Leading up to Dreamforce this year, I blogged on five deadly trends that we see in sales management:

1.     Inspection versus coaching

2.     Lack of common language

3.     Data overload

4.     Sales role specialization

5.     High demands on sales managers

It occurs to me that there’s one more important trend I should mention – a historically troubling trend that has actually begun to reverse direction in the past several years. This is the decades-long trend of ignoring sales managers from a training and development perspective.   

Sales training has been around for more than a century.  In fact, as early as the 1890’s, John Henry Patterson at National Cash Register (now NCR), had an entire school dedicated to training his salespeople.  And so it went from the 19th century into the late 20th century, when companies like IBM and Xerox developed legendary training programs for their frontline sellers. But for frontline sales management, school was never really in session.

This was a difficult reality, because it created a sad state of affairs in sales… Millions of sales managers around the world forced to figure out for themselves how to manage their teams.   Unlike managers in other parts of the corporation, sales management had no foundational knowledge like the Generally Accepted Accounting Principles or Total Quality Management methodologies that their finance and operations peers enjoyed.  Instead, sales managers were trapped in a pattern of trial-and-error management, which yielded inconsistent management and even less consistent sales results.

Finally in the 21st century, companies began to realize that sales managers are not only critical to elevated sales performance, but they have been a woefully neglected population.  But this created a little bit of a chicken-or-egg situation with regard to training programs – historically low demand for sales management training had left a void of great sales management content.  Of course, there’s plenty of generic coaching and leadership training out there, but little that addresses the things sales managers actually do between Monday morning and Sunday night… Help their reps find, pursue, and win new deals. So why is it that there has been so little focus on equipping and training sales managers to succeed?  Honestly, we don’t know, but we have a couple of thoughts on the matter.

It could be the widely held assumption that if you promote a star salesperson to manager, they will inherently know how to recreate their success in others.   Of course, we all recognize now that promoting star sellers into management positions has no guarantee of success.  This is because salespeople can succeed if they excel at one or two things, like uncovering customer needs or matching those needs to their products, but sales management is a very complex role.   The most successful managers we know are jack-of-all-trade types, whose skills run a mile wide and deep enough to get by.  Simply stated, assuming that star salespeople will make star managers is a losing management strategy.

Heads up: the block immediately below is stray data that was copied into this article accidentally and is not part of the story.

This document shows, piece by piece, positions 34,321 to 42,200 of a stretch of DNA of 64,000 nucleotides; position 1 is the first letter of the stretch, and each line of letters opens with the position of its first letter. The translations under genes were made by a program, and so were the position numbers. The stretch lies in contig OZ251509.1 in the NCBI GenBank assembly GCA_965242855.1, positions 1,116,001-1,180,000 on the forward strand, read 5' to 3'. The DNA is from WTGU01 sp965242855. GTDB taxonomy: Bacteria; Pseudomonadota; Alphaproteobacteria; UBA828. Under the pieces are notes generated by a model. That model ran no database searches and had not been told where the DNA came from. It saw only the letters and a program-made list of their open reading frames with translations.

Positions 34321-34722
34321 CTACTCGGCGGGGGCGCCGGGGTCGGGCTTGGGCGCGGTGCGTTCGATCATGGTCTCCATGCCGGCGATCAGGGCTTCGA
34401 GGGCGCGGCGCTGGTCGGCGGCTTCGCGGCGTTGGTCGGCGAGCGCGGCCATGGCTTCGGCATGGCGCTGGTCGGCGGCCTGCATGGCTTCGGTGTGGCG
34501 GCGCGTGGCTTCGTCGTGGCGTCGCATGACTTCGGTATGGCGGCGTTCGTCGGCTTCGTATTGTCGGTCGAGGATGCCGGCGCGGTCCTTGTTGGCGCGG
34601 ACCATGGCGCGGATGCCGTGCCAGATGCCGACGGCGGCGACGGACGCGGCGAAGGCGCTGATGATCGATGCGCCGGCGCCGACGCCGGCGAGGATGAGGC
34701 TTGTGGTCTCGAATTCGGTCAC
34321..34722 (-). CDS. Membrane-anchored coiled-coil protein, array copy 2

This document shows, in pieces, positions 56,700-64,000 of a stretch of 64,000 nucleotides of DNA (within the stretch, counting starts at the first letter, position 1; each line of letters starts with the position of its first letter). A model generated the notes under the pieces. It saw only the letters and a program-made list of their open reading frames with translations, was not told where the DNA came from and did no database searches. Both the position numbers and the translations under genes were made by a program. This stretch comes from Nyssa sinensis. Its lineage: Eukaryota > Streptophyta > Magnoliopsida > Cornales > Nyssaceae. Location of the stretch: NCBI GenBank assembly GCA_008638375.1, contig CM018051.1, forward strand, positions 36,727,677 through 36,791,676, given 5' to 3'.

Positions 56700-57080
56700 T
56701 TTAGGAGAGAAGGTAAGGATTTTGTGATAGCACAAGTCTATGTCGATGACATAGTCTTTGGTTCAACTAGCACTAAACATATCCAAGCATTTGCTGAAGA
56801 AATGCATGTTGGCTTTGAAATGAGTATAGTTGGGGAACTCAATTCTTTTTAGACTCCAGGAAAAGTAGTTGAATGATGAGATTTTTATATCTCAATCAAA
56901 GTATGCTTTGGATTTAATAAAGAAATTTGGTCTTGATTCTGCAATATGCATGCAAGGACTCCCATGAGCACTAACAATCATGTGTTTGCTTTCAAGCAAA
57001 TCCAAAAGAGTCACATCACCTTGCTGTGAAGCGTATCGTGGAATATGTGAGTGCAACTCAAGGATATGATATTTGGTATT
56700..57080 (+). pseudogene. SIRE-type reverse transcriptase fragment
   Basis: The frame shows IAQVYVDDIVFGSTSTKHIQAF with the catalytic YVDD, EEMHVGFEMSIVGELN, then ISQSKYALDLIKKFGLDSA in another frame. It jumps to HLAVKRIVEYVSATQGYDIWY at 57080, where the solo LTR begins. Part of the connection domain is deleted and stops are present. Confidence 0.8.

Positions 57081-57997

Another limiting factor could be the logical assertion that training front-line sellers is the most direct way to improve sales performance.   While probably true, it is not the only path to boosting sales performance.  We know many companies that have trained and re-trained their sellers only to realize little incremental improvement.  On the other hand, we have worked with companies where the sales force’s productivity improved dramatically after training their sales managers.  For one of our clients, the salespeople’s close rates improved from 25% to 37% over the course of 12 months without ever training a single salesperson.  They simply trained and coached their sales managers, which had a powerful indirect impact on sales performance.

So why was sales management been neglected for more than a century when it is such a huge lever for improving sales performance?  We don’t know, but we’re happy to see the trend reversing.  Training and development professionals are finally shining a light on sales management, and the results are proving that management training is every bit as powerful as sales rep training was before it.   So let’s end the frustration for the millions of sales managers around the world who are surviving through trial-and-error.  Let’s help them learn what to do between Monday morning and Sunday afternoon.  Sales manager school is now in session. 

Jason Jordan, one of the sales world's most prominent thought leaders, is now a Salesforce Sales Community contributor. This community is a new collaborative networking group for sales executives sharing best practices and innovations in sales leadership. We encourage all Salesforce customers to join Jason and other top sales thought leaders in the new Salesforce Sales Community.

About the Author

Jason Jordan is a founding partner of Vantage Point Performance, a global sales management training and development firm, and co-author of Cracking the Sales Management Code. Jordan is a recognized thought leader in the domain of business-to-business sales and teaches sales and sales management at the University of Virginia’s Darden Graduate School of Business. For more information, visit www.vantagepointperformance.com.

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